The auto maker recently integrated its two performance teams, SVT in North America and the RS Group in Europe, into one global unit.
New ’14 Fiesta ST engineered in Europe for more than 40 global markets.
ANN ARBOR, MI –is putting more emphasis on performance-oriented vehicles under the leadership of Raj Nair, group vice president-global product development, a top engineer says.
The all-new ’14 Fiesta ST B-car is the latest to enter’s performance lineup, joining vehicles such as the Focus ST, SVT Raptor and Shelby Cobra GT500.
Jamal Hameedi, chief engineer-global performance vehicles, says Nair, a motorsports enthusiast who races motorcycles and cars, represents a new kind of senior management support, Hameedi tells WardsAuto at a Fiesta ST drive event here. “Raj is a real car guy and we love to have him at a very influential position.”
Hameedi says Nair has intensified Ford’s passion for performance vehicles that was renewed under Nair’s predecessor, Derrick Kuzak.
“He takes that enthusiasm to another level,” Hameedi says. “He’s a little more hands-on then Derrick was and gets into the cars a little more often than Derrick did.”
Ford recently integrated its two performance teams – SVT in North America and the RS Group in Europe – into one global unit, although the separate names remain intact. The RS Group will be responsible for developing smaller performance cars such as the Fiesta ST, while SVT will engineer larger vehicles, such as the SVT Raptor pickup.
Hameedi says the merging of the two units allows Ford to offer a vehicle such as the Fiesta ST in North America.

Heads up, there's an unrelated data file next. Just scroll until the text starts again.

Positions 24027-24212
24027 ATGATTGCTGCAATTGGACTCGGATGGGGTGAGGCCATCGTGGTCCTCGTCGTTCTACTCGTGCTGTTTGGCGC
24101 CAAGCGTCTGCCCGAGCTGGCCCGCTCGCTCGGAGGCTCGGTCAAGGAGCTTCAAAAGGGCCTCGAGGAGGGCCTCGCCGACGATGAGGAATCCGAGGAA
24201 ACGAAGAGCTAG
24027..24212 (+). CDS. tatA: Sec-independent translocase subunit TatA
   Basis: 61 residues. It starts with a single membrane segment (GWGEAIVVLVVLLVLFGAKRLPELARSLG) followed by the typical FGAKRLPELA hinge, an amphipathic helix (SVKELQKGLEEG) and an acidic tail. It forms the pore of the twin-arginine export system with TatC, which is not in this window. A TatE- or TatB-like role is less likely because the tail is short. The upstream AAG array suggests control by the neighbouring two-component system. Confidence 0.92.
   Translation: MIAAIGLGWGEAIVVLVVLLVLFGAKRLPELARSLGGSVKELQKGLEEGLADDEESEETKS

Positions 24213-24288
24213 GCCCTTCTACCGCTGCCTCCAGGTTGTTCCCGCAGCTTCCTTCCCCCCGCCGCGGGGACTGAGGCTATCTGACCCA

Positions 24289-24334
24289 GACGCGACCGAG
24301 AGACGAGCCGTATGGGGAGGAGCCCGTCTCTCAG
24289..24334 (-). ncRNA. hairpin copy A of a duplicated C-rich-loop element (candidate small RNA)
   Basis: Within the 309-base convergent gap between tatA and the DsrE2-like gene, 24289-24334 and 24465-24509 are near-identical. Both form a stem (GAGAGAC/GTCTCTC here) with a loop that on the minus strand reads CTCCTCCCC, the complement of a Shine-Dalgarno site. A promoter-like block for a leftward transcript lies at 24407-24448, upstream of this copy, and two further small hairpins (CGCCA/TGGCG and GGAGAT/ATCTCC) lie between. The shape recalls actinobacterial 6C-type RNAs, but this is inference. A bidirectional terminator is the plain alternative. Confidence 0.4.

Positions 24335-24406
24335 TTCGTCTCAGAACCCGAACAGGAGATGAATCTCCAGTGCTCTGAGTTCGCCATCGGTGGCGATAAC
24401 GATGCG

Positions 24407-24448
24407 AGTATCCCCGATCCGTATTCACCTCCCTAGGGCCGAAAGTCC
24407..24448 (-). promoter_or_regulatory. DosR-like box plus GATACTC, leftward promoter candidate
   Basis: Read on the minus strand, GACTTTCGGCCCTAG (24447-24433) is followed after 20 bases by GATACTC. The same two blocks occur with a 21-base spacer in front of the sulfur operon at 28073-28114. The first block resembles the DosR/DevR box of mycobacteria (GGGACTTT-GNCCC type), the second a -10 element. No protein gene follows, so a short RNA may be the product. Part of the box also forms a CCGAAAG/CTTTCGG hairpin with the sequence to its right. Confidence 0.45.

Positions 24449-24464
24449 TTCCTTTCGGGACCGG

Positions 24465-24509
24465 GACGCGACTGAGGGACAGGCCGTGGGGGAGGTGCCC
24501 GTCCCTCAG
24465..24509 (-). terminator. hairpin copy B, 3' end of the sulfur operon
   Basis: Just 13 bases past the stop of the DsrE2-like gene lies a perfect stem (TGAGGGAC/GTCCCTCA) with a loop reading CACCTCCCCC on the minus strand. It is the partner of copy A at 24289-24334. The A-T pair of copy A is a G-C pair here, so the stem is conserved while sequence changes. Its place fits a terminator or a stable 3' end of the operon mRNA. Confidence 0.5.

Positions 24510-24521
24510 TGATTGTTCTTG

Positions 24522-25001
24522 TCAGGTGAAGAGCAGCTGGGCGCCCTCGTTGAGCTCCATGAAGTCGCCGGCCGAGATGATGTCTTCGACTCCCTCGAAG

“We couldn’t have afforded to engineer the car in Europe and re-engineer the car in North America,” he says. “So what we did is engineer it once in Europe for all global markets, and be almost fanatical making sure (global) customers get the exact same car.”
Hameedi says Ford has developed a global performance DNA that engineers strictly adhere to during the development process. Everything from how the steering feels to the fit and finish is benchmarked against the established DNA.
Ford doesn’t break out sales figures for its performance vehicles, but Hameedi says Focus ST deliveries are about 5% of total base-model Focus sales, and the same take rate is expected for the Fiesta ST when it goes on sale next month.
Despite the small volumes, Hameedi says Ford performance vehicles contribute to the auto maker’s ongoing financial success in which it has posted a profit in each of the past 16 quarters.
“We’re a very significant business contribution to Ford’s bottom line,” he says. “We are profitable; we make money doing these performance cars. Also, it’s a showcase for some of our really advanced engineering capability.”
Showcasing the auto maker’s engineering prowess and its affinity for performance vehicles also is an important engineer-recruiting tool. The automotive industry has struggled recently to attract and retain young engineering talent, and performance cars such as the Fiesta ST help in that effort, Hameedi says.
“You can bet at every recruiting event we go to at the top engineering schools there are Focus STs, Shelby GT500s and Raptors,” he says. “I think cars and trucks like that capture the passion of a lot of young engineers.”
Ford is mum on what vehicle is next to receive the performance treatment, but Hameedi offers a clue to how the process unfolds.
“If you look at our history, Focus, Mustang and F-150 have always been core (vehicles) that have had performance nameplates,” he says. “If we see pockets of opportunity, or something special we could do with another nameplate, we definitely look at those, too.”